Rectify Gaming

Yonder: the Cloud Catcher Chronicles Review


Posted on March 1, 2019 by Christian Bianchi

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Yonder: The Cloud Catcher Chronicles Review
7.3/10

Summary

Yonder is for people who enjoy wandering about from task-to-task. It is easy to lose yourself in the simple, charming, and surprisingly expansive land of Gemea.

When it comes to playing games, we each play for different reasons. Someone might play a first-person shooter for the action-packed, adrenaline-fueled cinematic story, like in Titanfall 2. Someone else may play a game like The Legend of Zelda: Breath of the Wild for it’s free-form, itemized control over your experience. Maybe you just really love their respective franchises, the characters therein, etc. Whatever your reason for playing a game is, that reason is yours alone to come up with.

Enter Yonder: the Cloud Catcher Chronicles, the first adventure-RPG developed and published by Australia-based studio Prideful Sloth.

There are a vast number of reasons to love Yonder, but pinning down my reason for enjoying this game so much took me nearly 8 hours before it became crystal clear: Yonder resurfaced my sense of childlike wonder and endearment. This isn’t to say Yonder is a perfect title, no game is after all, but the game is tranquil, uplifting and inspires you to explore its world.

The character creator is simple, but you will find tons of cosmetics while roaming around.

 

The game begins with a simple character creator and, more importantly, a text crawl denoting that you’re returning home to the land of Gemea, a wonderful place that your parents sent you away from to protect you from “the Murk”. They gave you a celestial compass, which guides you wherever you need to go. Shortly after introducing yourself to a few shipmates, a terrible storm washes you and your companions ashore. Now you must navigate the land of Gemea and restore the downtrodden settlements from the Murk that covers and blocks off much of the explorable areas of the game.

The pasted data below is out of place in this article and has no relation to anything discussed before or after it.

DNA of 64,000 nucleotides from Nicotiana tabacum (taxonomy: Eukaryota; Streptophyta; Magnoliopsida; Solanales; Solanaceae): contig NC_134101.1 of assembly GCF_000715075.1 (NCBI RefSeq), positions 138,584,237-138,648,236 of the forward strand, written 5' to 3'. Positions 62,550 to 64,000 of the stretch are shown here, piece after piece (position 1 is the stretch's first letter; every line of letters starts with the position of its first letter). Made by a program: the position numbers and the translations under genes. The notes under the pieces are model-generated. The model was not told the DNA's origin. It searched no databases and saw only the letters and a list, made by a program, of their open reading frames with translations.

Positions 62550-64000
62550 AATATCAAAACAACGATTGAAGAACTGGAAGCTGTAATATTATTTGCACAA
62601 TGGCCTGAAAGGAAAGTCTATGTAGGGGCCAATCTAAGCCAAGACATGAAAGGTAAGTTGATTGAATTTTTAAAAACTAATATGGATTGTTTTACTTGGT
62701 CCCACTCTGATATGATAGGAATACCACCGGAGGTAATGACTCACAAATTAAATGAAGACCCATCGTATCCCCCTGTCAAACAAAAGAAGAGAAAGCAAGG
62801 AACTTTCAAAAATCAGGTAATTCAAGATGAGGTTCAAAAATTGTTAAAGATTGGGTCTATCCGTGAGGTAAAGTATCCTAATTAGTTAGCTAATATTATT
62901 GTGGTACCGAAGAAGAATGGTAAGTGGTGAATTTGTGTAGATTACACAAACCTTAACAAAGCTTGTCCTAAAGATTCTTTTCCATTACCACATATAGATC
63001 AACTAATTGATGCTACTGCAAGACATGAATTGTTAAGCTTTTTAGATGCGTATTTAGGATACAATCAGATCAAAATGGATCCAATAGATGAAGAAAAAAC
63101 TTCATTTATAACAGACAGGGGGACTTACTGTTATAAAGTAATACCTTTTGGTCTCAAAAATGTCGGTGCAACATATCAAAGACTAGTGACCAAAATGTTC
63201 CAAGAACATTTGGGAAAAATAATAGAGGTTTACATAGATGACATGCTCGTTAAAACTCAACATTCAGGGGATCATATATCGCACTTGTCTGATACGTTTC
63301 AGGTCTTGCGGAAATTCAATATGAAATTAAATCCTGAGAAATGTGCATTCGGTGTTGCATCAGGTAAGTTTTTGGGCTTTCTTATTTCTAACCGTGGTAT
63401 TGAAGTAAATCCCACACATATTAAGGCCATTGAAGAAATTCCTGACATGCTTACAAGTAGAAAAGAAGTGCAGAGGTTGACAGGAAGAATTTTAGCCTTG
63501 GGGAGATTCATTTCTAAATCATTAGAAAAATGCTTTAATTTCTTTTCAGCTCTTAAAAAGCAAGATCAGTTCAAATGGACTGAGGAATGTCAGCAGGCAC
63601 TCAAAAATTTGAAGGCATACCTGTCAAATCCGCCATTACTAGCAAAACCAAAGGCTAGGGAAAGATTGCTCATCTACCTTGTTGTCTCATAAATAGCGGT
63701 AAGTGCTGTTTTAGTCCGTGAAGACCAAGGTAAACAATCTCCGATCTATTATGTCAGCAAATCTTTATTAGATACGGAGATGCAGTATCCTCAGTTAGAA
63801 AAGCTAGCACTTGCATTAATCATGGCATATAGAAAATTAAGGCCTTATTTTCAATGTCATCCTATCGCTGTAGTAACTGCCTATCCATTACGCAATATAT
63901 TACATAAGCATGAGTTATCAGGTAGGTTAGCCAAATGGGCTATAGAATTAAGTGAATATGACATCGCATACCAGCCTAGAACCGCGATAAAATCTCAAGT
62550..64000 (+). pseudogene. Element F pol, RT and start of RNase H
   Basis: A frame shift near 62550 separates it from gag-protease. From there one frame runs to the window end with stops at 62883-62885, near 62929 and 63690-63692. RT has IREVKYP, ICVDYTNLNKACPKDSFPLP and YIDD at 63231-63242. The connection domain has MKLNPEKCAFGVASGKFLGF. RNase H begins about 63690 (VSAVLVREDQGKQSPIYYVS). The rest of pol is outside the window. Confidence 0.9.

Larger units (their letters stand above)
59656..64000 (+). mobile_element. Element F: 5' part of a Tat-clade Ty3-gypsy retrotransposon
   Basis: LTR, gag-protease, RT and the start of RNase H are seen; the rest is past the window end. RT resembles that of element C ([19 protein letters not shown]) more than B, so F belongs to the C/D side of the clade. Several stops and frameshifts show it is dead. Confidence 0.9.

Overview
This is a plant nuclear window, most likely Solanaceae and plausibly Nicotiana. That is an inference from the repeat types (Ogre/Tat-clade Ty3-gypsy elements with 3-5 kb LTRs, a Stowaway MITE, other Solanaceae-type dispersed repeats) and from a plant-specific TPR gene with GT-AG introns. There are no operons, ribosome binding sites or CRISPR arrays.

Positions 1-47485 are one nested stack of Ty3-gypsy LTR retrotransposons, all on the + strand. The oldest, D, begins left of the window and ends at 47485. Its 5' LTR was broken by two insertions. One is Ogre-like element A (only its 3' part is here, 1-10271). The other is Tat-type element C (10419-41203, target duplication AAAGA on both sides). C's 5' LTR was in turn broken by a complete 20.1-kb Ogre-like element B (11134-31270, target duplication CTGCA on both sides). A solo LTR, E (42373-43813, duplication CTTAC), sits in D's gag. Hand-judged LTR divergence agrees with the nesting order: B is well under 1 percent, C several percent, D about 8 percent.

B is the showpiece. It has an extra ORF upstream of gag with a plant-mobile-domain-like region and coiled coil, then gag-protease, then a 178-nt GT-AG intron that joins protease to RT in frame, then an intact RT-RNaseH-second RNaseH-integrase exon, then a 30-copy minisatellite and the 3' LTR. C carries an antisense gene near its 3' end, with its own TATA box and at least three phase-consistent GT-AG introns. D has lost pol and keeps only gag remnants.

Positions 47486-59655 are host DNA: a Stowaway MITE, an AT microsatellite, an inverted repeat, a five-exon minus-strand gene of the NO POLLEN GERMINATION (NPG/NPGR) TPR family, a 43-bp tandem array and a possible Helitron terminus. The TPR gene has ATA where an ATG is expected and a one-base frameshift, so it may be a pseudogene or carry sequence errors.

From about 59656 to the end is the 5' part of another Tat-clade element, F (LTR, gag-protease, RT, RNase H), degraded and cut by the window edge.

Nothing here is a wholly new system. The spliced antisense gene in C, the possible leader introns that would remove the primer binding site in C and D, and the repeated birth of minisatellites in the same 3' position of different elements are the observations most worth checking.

It’s a simple premise that lends itself well to the adventure, role-playing, and farm simulator elements the game provides. I won’t go into spoiler territory, even if it’s a simple main story overall. The main quest line centers around the reconstruction of a massive machine with sails, clockwork and more called “the cloud catcher”. What it does and why you need to repair it aren’t too far out in left field, but what became available after I rebuilt it…that’s what taught me why I enjoy this game so much.

 

Moments like these punctuate the entire experience. Simple and Tranquil.

 

As most of the earliest tasks you’re provided show, the game is most often focused around gathering resources, trading for the resources you can’t gather easily, and restoring the territories, towns and structures you encounter. During this whole endeavor, the NPCs are simple, charming and usually helpful in some fashion. By exploring around each area you visit, you’ll be surprised when someone like Sly Mc’Wiley turns up. If you just stop to chat with him, he’ll give you a sickle and a quest to cut fodder grass for him. Tools are especially important and stay with you throughout the entire game. Because of that, this one quest, which is not standalone, shows that everything is tied to your interactions and exploration.

The world of Gemea is really expansive and even after completing the main quest, I’ve still got a lot I can accomplish.

 

Throughout most of the game, you will wander throughout the eight provinces of the land of Gemea, each operating under a different biome and accompanied by a variable weather system. You’ll wander through the sunny Dapplewood Forest in clear skies one moment and seamlessly ascend up Numino Peak during a thunderstorm the next. This really gave me a feeling that my travels through the game were far and wide, with resource gathering and detours along the way giving me plenty to do on my way to quest markers.